We illustrated the application of spatial regression models to examine the association between county-level racial/ethnic composition and reported cases of 2 STDs (chlamydia and gonorrhea), using Texas data for the year 2000. Our results imply that a unit change in percent black is associated with 1.6% (1.1% for Hispanic) and 3.3% (0.5% for Hispanic) change (on average) in chlamydia and gonorrhea rates respectively, compared with percent white. Thus while the average percent change in chlamydia rate associated with a unit change in percent black was slightly higher than the average percent change associated with a unit change in percent Hispanic (1.6% vs. 1.1%), the average percent change in gonorrhea rate associated with a unit change in percent black was substantially higher (3.3% vs. 0.5%)—over 6 times higher. Additionally, for percent black, the magnitude of the association is about 2 times higher for gonorrhea than for chlamydia (3.3% vs. 1.6%). In contrast, the magnitude of the association for percent Hispanic was about 2 times higher for chlamydia than for gonorrhea. The results confirmed the relatively higher association between percent black and STDs found in studies that accounted for spatial autocorrelation.12,13,37,38 However, none of them included percent Hispanic in their regression analyses so we cannot make any comparisons concerning the relative magnitude of association.
The control variables used in the analysis had the expected signs except the socio-economic variables. Their signs seemed counter-intuitive because higher rates of STDs are expected to be negatively associated with socio-economic status.10,52,53 However, at the county level, median household income was relatively high in the urban counties, which also tended to have higher STD rates. This may explain the positive association between STDs and median household income. On the other hand, percent owner-occupied had a negative association because urban counties with relatively higher STD rates had lower proportion of single-family homes, on average.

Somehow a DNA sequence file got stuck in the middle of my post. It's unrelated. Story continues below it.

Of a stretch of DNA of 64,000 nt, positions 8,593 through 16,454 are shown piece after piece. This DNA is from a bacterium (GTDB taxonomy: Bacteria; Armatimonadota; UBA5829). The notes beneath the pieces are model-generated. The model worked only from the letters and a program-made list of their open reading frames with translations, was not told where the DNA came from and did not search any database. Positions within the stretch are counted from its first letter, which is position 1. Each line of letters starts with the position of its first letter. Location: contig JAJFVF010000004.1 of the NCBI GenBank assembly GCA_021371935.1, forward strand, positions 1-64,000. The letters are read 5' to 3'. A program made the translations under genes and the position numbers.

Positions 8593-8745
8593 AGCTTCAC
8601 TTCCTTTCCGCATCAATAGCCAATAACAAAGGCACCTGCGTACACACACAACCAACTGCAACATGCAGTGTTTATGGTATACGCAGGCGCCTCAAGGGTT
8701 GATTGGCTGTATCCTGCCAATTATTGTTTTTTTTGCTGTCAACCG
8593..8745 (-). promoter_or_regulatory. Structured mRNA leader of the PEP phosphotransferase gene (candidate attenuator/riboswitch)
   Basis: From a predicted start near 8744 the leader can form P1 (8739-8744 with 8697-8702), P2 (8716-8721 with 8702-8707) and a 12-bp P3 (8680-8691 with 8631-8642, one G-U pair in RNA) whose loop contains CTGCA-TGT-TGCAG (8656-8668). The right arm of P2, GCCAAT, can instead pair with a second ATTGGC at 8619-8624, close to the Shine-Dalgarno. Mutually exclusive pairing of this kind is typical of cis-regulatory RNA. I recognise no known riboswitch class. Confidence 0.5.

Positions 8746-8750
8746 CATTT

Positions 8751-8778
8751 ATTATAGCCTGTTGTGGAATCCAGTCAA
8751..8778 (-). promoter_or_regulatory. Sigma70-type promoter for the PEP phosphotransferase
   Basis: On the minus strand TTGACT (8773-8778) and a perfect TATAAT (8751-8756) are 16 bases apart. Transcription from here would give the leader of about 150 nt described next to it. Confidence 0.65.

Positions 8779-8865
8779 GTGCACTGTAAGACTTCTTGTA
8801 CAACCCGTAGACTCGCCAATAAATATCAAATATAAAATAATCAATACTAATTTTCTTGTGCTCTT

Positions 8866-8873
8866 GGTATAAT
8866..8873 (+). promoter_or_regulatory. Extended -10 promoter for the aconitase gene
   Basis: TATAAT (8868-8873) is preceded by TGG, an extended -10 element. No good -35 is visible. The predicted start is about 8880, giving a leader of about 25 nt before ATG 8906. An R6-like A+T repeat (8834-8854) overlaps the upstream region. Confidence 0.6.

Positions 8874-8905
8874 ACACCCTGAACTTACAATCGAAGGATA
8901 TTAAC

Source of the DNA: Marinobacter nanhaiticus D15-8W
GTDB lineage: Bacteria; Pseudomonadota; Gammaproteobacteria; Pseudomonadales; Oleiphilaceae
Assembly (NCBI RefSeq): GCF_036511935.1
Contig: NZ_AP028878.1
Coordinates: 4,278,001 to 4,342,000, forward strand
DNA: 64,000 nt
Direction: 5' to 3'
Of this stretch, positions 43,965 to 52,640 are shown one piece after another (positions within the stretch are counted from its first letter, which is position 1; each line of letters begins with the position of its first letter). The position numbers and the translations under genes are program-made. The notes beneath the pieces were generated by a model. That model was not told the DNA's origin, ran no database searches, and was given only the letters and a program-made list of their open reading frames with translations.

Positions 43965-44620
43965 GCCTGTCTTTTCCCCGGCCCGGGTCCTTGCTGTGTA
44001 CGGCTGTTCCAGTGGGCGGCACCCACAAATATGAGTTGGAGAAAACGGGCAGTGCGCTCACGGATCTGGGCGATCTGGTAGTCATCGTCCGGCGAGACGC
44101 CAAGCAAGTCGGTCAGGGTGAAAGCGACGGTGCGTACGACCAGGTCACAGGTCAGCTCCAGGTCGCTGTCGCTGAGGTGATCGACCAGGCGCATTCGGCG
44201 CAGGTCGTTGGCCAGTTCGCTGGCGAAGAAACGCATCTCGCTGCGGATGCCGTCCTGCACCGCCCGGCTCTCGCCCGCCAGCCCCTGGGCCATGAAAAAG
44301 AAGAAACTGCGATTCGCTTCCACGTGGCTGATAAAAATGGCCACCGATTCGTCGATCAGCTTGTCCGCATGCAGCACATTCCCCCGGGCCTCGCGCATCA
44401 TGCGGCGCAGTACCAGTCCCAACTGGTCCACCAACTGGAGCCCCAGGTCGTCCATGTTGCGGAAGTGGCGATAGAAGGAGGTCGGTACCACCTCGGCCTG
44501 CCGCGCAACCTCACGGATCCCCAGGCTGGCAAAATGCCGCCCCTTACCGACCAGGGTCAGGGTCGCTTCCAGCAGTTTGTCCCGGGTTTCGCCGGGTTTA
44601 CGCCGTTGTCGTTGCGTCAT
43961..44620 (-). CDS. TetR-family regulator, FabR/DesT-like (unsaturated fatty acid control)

Although the spatial models (SAM and SEM) were superior (using standard criteria) it is important to point out that we did not find any substantial difference in the coefficients. Koumans et al13 did not provide information on alternative model comparisons with the spatial variable. Greenberg et al12 found substantial difference in the coefficients between the OLS and spatial model results using county-level gonorrhea data for 2002 in the United States. Delcher and Stover37 did not highlight the differences between the models they used. Semaan et al38 studied state-level association between social capital and STDs (gonorrhea and syphilis). Semaan et al38 also found no difference between OLS and spatial regression results when they controlled for population-level variables. Consequently, they suggested that the bulk of the spatial effect may have been captured by the racial composition variable, which may also explain our results. Thus spatial regression models may not always result in substantial changes in the coefficients of interest. However, they are superior methods and have become an indispensable part of regression analyses when, in theory, location plays an important part of the issue being studied, which is undeniably true for STDs.
We note limitations in the STD incidence data we used. The data were assembled from reported cases of infection which are dependent upon medical providers testing for primarily asymptomatic infections and providers or laboratory reporting positive results. Additionally, different localities may focus screening efforts on specific subpopulations thereby limiting the ability to generalize or extrapolate to the general population in any particular geographic unit. For instance, differences or similarities in how counties adhere to annual chlamydia screening for women in certain age groups recommended by individuals and national organizations54–58 may affect the county-level geographic distribution of the reported cases of chlamydia in this study. However, the extent to which it affects the results is difficult to assess. Also, the measure of percent Hispanic as reported by the 2000 census introduces some overlap in our measure of racial/ethnic composition as the Hispanic ethnic category includes other races.
Consensus on appropriate methods for adjusting rates to reduce variance instability and to make comparing rates from different locations more reliable has not been reached.59 Temporal smoothing is one method but may not be the best for STDs. However, for the purpose of identifying differences in STDs for counties in this study, it was a fairly robust measure because it provided an average over a 3-year period. More work is needed in this area to develop validated methods to reduce the “small-number problem” with incidence rates.